What wine will compliment a meal with all kinds of taste elements going on?
I chose 2 wines that you immediately think are polar opposites, but in fact share some of the same qualities which are: fruit and spice.
The meal also had a common theme and that was Cilantro. Cilantro is very herbaceous, spicy and tangy. For me a little goes a long way. It can overpower food.
The first wine is Times Ten Cellars (www.timestencellars.com) Gewürztraminer. I love this German grape. It is full of fruit like nectarines, peaches, pears, and plums, but it has a spicy element that cuts the sweetness and makes it very drinkable. It almost has an effervescent quality and the smell of this wine is intoxicating with heavy floral scents of honeysuckle, hibiscus, and lavender. It would make a great air freshener!
The second wine is Calais Winery La Cuvee du Commerce (www.calaiswinery.com) which is a blend of Cabernet Sauvignon and Syrah. This wine has more dark fruit flavors of black cherries and plum with some brown sugar, leather and smoke thrown in. But this is not a heavy red wine. The Syrah keeps it bright and spicy.
Chicken Enchiladas from Cowboy Chicken (www.cowboychicken.com) was my meal to challenge these wines.
Cowboy Chicken is known for their roasted chicken. When you go in the restaurant you can see the lovely, golden birds turning on an open flame and smell that smokey goodness. I love the enchiladas because they are stuffed with shredded roasted chicken wrapped in corn tortillas and then a spicy tomatillo-sour cream sauce is poured over the enchiladas. The sauce is cheesy, salty, spicy, and tangy.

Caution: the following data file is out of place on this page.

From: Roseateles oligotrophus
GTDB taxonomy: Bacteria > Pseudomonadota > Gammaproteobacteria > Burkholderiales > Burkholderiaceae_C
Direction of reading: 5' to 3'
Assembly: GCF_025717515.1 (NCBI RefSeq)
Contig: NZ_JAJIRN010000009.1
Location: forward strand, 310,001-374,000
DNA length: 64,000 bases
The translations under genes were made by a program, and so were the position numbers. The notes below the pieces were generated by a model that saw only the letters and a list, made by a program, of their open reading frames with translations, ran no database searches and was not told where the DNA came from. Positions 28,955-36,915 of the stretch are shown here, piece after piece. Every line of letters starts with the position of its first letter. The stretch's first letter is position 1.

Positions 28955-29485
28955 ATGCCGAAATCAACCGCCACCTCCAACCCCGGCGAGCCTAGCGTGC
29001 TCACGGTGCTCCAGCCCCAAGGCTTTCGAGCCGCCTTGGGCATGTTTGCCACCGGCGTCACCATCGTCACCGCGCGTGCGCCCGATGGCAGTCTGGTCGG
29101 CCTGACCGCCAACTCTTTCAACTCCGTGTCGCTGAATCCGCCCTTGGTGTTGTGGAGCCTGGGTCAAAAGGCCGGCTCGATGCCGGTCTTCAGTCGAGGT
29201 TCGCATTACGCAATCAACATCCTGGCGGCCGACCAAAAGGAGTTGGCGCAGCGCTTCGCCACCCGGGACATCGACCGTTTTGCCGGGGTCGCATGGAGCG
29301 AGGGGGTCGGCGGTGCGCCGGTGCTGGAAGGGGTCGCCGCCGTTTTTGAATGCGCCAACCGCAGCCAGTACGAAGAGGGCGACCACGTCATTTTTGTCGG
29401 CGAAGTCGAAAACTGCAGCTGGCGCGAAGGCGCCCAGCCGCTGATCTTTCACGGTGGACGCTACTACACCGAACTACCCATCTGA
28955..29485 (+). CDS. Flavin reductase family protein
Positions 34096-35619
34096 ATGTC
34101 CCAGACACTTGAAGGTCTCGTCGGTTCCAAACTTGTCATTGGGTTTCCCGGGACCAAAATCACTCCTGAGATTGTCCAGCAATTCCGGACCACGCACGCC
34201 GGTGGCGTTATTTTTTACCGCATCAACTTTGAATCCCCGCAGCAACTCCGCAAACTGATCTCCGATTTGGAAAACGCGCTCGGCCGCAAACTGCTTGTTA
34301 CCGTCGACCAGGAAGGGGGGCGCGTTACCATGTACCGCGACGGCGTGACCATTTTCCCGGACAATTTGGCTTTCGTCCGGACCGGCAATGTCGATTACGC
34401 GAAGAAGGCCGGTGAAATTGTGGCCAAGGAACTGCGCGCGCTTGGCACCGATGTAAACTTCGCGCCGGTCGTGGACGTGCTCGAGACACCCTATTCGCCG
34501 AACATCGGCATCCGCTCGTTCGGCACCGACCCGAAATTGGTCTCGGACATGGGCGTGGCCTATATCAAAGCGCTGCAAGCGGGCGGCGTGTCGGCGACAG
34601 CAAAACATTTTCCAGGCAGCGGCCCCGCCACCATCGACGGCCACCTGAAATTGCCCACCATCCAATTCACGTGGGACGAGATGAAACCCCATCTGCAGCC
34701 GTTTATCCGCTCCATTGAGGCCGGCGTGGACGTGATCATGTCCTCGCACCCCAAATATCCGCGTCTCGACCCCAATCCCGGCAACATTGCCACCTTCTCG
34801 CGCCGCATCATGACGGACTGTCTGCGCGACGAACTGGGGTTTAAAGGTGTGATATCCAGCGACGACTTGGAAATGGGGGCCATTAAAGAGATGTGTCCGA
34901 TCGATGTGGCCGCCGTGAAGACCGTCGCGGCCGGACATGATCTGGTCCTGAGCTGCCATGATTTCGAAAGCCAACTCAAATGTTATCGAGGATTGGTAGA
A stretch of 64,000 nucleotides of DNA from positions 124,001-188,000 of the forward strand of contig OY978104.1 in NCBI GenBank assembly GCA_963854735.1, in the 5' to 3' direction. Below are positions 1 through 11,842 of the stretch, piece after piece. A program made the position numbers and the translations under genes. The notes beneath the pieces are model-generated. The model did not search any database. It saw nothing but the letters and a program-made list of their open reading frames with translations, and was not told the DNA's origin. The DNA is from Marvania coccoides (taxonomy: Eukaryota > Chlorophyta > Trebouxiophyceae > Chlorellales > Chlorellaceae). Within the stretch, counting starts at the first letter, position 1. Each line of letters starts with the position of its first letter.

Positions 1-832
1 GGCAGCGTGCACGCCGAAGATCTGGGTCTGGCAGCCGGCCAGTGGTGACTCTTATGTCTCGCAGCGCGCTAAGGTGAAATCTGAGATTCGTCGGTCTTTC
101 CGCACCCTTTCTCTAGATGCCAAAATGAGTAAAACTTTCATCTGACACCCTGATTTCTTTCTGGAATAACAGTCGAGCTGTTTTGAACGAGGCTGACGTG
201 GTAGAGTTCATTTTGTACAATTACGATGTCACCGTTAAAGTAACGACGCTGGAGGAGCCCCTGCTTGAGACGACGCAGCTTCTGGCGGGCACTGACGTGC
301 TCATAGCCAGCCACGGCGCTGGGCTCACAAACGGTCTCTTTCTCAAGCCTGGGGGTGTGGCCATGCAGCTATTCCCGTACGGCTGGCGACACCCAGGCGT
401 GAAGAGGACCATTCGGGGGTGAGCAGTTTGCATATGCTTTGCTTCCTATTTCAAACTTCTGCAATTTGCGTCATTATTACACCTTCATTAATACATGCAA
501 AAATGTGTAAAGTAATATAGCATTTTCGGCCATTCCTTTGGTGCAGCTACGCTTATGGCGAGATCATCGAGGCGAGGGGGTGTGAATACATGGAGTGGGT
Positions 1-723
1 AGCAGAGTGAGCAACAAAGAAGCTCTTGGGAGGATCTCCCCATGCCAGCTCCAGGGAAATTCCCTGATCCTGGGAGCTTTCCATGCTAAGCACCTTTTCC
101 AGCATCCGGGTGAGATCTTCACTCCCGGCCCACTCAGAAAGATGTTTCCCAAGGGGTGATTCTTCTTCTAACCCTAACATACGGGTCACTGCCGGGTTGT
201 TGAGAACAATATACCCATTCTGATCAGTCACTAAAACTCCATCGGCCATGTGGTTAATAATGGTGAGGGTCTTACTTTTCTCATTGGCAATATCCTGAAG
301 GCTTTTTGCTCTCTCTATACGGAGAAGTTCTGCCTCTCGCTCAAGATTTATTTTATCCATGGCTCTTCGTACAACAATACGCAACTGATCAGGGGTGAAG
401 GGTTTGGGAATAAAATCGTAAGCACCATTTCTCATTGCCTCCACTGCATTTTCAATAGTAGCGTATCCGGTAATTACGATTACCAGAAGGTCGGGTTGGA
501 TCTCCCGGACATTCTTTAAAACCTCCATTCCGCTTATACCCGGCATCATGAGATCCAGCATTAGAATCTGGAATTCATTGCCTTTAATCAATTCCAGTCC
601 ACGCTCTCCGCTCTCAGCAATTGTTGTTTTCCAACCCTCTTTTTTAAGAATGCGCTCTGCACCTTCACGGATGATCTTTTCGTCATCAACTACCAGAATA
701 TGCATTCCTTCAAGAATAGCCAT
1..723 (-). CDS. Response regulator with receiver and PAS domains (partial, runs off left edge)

I knew the Gewürztraminer would be a good choice because sweet wines always pair well with spicy hot food….sort of “opposites attract”….I was not disappointed. The wine enhanced the creamy cheese, smoothed out the pepper, and added an herbal element (I think it helped the cilantro come out because there was not a lot of it in the sauce).
The Cabernet Sauvignon/Syrah blend was not a bad choice. It complimented all of the flavors, but because this is not a “sweet” wine (even though it has some fruit to it), the pepper was enhanced more, which may or may not appeal to you…I didn’t mind….
Next were the side dishes which were on the diverse flavor scale. A refreshing tomato cucumber salad and a spicy black bean salad.
The tomato cucumber salad had purple onions and cilantro that had been marinading in sweet vinegar. It was sweet, tart, and a little spicy-hot because of the onions. The Gewürztraminer made it sweeter and complimented the tangyness of the vinegar. The Cabernet blend went well with this dish and actually brought out the herbal punch of the cilantro.
The black bean dish was full of herbaceous cilantro, jalapeno and tomato’s…very earthy and spicy. The Gewürztraminer enhanced the earthy, herb flavor and toned down the spicy flavor. The Cabernet blend brought out a more vegetable quality to the beans(you could taste the beans more) but did not smooth out the pepper.
There were a lot of flavors going on and it was tough trying to figure what would go with what…..but I was up to the challenge and so were these wines. After all….I AM the Twisted Sommelier! 😉
Could you just bring your Cowboy casserole, black bean dish and wine to my house…………..I’ll furnish the ‘community’ around the table. Sounds mighty good!!
Sure! Anything for you, Auntie R.
Yum! I NEVER would have paired a sweet wine with a dish like enchiladas…might have to give that a try!
Well, you go girl! Pair away!
I’ll have to find out where to buy that German wine, it sounds wonderful! I like really sweet wines, but the ones Keith usually picks are very dry. How is this one? Is it dry?
By the way, you write very well! I might have to do my research paper for my next class (LOL).
Hey Colleen- Gewurztraminer is never dry; where as Riesling (another German grape) can be dry. Look for the words “late harvest”. That will let you know it will be on the sweet side.